Challenges: infrastructure has constrained the growth.Daunting economic problems
Challenges: energy supply (South Africa) Capacity constraint that has arisen precisely because of the country’s strong economic performance in recent years is the largest immediate menace to South Africa’s continued economic growth.
This growth, coupled with the rapid industrialisation and mass electrification programme of the last decade, eventually led to demand for electricity outstripping supply in January 2008. At the end of 2007, South Africa began to experience an electricity crisis.State power supplier Eskom confronted problems with aged plants, necessitating “load-shedding” cuts to residents and businesses in the major cities.
Growth was robust from 2004 to 2007 as South Africa gained the benefits of macroeconomic stability and a global commodities boom, but began to slow in the second half of 2007 due to the electricity crisis and the subsequent global financial crisis’ impact on commodity prices and demand. GDP dropped nearly 2% in 2009. Unemployment remains high and outmoded infrastructure has constrained the growth.Daunting economic problems remain from the apartheid era – especially poverty, lack of economic empowerment among the disadvantaged groups, and a shortage of public transportation. Ratings agencies Standard & Poor’s and Fitch said in January 2008 that the electricity shortage was not seen as an immediate threat to SA’s investment-grade credit rating, but could become an issue if it sharply curbed economic growth. The resulting power cuts prompted the government to move quickly to deal with the crisis.
The response plan includes spending about R343-billion over five years to fund a new generation of power stations, as well as a raft of measures to lower the residential and industrial demand. South Africa’s former economic policy was fiscally conservative, focusing on controlling inflation, and attaining a budget surplus. The current government largely follows the same prudent policies, but must contend with the impact of the global crisis and is facing growing pressure from special interest groups to use state-owned enterprises to deliver basic services to low-income areas and to increase job growth.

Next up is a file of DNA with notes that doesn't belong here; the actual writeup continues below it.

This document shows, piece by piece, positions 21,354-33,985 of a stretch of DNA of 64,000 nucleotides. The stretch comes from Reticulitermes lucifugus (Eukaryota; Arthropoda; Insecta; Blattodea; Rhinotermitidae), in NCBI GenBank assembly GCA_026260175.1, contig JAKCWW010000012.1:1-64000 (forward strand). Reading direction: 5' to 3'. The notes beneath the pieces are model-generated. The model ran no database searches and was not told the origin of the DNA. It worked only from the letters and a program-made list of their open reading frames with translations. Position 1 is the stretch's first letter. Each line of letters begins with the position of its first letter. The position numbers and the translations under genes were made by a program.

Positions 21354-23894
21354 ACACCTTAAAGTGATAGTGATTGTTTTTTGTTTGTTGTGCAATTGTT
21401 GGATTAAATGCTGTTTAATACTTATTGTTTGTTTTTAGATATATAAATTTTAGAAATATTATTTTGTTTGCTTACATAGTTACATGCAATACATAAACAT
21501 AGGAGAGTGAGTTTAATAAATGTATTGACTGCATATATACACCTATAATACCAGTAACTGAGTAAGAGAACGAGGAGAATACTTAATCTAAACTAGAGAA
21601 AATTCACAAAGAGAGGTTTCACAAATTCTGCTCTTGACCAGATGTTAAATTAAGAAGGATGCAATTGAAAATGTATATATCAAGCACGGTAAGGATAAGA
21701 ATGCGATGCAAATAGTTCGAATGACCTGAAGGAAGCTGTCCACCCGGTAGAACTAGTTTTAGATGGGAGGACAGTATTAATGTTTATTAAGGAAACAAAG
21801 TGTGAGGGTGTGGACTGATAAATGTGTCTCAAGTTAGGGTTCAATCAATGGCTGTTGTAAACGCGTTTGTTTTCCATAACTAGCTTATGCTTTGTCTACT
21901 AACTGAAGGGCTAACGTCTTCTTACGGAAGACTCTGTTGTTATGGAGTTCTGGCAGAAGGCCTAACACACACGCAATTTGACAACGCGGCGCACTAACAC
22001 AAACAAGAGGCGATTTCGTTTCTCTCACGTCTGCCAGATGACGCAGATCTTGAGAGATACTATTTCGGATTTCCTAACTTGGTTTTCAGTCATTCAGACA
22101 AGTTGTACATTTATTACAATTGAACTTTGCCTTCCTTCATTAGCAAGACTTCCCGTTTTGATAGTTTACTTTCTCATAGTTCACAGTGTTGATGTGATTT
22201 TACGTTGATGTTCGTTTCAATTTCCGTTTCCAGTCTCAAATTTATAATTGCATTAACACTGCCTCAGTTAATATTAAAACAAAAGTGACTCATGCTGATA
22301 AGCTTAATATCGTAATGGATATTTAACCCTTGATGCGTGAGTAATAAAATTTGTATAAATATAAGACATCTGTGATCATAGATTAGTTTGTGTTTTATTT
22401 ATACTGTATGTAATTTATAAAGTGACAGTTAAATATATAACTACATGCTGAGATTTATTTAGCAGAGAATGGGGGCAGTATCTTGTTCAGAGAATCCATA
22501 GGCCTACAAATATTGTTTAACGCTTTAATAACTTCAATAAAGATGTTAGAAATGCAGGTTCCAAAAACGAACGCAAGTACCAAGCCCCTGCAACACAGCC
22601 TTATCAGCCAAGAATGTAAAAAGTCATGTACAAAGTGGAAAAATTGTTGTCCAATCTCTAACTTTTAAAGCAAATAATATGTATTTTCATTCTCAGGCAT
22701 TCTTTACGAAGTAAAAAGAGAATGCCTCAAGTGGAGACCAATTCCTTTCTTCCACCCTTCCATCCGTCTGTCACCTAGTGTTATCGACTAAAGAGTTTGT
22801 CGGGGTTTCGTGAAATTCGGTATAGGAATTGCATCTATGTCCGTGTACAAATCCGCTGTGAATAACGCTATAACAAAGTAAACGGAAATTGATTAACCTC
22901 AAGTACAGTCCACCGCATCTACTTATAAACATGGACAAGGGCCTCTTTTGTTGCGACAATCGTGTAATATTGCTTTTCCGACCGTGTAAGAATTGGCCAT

Challenges: unemployment (South Africa) The International Monetary Fund (IMF), in its 2007 annual country assessment, noted that South Africa’s economy was “undergoing its longest expansion on record, and in recent years has experienced elevated growth in an environment of rapid credit expansion, booming asset prices, strengthening public finances, and rising international reserves financed by large capital inflows. ” At the same time, the IMF expressed concerns about the country’s current account deficit and inflation rate.The IMF report also identified the long-standing issue of unemployment as one of the biggest challenges to economic growth in the country, along with poverty, large wealth disparities and a high incidence of HIV/Aids. But the report also came out in support of the SA authorities’ approach to these problems, with policies aimed at raising economic growth in a stable economic environment and initiatives to reduce unemployment and improve social conditions. The IMF said this strategy could be bolstered by labour market reforms and further trade liberalisation.Key to overcoming the challenges identified by the IMF will be the economic integration of South Africa’s previously disadvantaged majority. South Africa’s economy has a marked duality, with a sophisticated financial and industrial economy having grown alongside an underdeveloped informal economy.
While SA’s financial and industrial “first economy” has an established infrastructure and economic base with great potential for further growth and development, its informal “second economy” presents both untapped potential and a developmental challenge for the country.